This story appeared in KOB-5. Read more here.
Have you gotten your annual physical yet? Check-ups and tests are supposed to be a good thing, but did you know that when it comes to cervical cancer screening, you could get tested too often?
“In 2012 many national organizations made a mass, mass recommendations to stop screening women for cervical cancer so frequently,” said Dr. Cosette Wheeler Cervical Cancer expert.
Wheeler is an expert in cervical cancer.
“For 50 good years, women were screened annually, and everyone knew it’s time to come back and get your Pap smear,” said Wheeler.
But as technology advanced,
“We learned that the cause of virtually all cervical cancer was human papilloma viruses,” Wheeler said.
Or HPV, so experts recommended women with average risk to get both the pap smear and HPV test every five years.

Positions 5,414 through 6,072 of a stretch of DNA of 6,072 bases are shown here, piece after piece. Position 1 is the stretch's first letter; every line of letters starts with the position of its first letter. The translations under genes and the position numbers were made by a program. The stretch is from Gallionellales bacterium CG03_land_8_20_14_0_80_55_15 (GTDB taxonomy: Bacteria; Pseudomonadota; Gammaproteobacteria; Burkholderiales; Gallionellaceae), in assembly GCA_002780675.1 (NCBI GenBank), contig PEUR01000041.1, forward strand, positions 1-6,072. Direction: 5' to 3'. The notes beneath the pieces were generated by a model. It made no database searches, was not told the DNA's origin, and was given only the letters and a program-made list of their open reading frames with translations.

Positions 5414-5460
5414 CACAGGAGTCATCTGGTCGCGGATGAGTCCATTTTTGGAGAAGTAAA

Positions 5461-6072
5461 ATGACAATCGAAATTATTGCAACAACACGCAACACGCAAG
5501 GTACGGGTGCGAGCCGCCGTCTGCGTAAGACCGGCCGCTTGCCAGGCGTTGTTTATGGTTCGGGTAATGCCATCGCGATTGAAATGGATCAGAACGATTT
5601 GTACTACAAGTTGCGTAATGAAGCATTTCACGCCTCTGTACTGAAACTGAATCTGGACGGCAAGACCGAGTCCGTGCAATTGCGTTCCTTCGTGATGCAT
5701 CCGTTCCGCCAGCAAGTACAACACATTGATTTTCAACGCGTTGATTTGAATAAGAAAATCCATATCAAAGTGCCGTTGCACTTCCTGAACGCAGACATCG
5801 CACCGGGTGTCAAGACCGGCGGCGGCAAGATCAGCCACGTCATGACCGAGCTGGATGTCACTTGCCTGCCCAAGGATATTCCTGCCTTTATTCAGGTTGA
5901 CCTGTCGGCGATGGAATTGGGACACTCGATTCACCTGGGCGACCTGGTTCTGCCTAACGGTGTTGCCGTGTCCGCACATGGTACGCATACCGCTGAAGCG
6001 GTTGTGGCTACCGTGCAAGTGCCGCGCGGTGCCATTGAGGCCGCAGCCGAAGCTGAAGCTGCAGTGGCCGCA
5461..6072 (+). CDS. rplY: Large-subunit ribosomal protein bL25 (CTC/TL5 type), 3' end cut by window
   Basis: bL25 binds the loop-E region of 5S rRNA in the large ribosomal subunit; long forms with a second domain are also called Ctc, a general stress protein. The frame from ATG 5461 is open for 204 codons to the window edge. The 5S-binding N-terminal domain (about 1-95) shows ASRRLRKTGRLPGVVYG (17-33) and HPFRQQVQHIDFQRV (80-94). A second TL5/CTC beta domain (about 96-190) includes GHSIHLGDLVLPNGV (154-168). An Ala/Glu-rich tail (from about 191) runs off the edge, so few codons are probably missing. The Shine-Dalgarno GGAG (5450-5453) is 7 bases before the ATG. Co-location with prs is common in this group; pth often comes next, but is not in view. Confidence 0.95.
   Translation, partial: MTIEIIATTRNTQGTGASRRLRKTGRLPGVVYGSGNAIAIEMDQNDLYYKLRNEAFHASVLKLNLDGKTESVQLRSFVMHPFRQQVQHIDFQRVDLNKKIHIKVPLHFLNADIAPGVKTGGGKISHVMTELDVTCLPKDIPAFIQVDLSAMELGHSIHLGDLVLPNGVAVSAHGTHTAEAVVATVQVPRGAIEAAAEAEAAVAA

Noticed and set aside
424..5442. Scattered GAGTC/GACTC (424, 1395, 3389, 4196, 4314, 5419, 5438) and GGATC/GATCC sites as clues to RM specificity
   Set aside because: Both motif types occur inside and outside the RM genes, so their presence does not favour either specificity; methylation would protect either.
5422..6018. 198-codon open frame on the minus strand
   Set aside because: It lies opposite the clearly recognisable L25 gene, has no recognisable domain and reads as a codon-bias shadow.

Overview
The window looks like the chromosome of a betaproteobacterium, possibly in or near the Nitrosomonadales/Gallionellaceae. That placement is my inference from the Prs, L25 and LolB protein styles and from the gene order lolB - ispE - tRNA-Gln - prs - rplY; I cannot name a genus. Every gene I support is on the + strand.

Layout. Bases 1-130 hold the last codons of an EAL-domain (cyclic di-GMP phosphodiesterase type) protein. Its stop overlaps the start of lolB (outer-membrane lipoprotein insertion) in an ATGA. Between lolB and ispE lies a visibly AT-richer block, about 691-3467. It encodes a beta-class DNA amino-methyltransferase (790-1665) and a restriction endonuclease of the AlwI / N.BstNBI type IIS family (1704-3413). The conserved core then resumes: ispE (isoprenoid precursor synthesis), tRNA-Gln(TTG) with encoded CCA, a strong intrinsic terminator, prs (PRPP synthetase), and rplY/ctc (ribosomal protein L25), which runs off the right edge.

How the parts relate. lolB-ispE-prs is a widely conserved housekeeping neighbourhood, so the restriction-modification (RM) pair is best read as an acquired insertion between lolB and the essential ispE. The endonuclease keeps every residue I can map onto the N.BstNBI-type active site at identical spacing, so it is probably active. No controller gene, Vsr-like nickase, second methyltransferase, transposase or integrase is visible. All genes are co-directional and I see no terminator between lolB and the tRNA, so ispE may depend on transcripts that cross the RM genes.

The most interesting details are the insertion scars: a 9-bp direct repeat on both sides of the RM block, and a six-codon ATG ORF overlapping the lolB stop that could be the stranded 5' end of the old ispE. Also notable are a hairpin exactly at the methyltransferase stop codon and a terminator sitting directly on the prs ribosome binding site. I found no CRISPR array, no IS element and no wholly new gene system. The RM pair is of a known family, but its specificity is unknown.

“One of the concerns when changing the recommendations, and the biggest concern is will women not come back?” said Wheeler.
Doing something annually was easy to remember but with routine testing so far apart?
“As time went on, more and more women were being screened not even at five years.”
At the same time,
“About 65% of women are being screened with both tests all the time. So what does that equal? Very ineffective cost of delivering that care.”
Plus unnecessary procedures that could do more harm than good. Her solution? More education. Not just in schools, but through media campaigns about routine screenings and the HPV vaccine, as HPV is the cause of 99.7% of all cervix cancer.
Keep track of these five year tests along with milestones. Fore example, when a woman turns 30 then 35 and so on.back to blog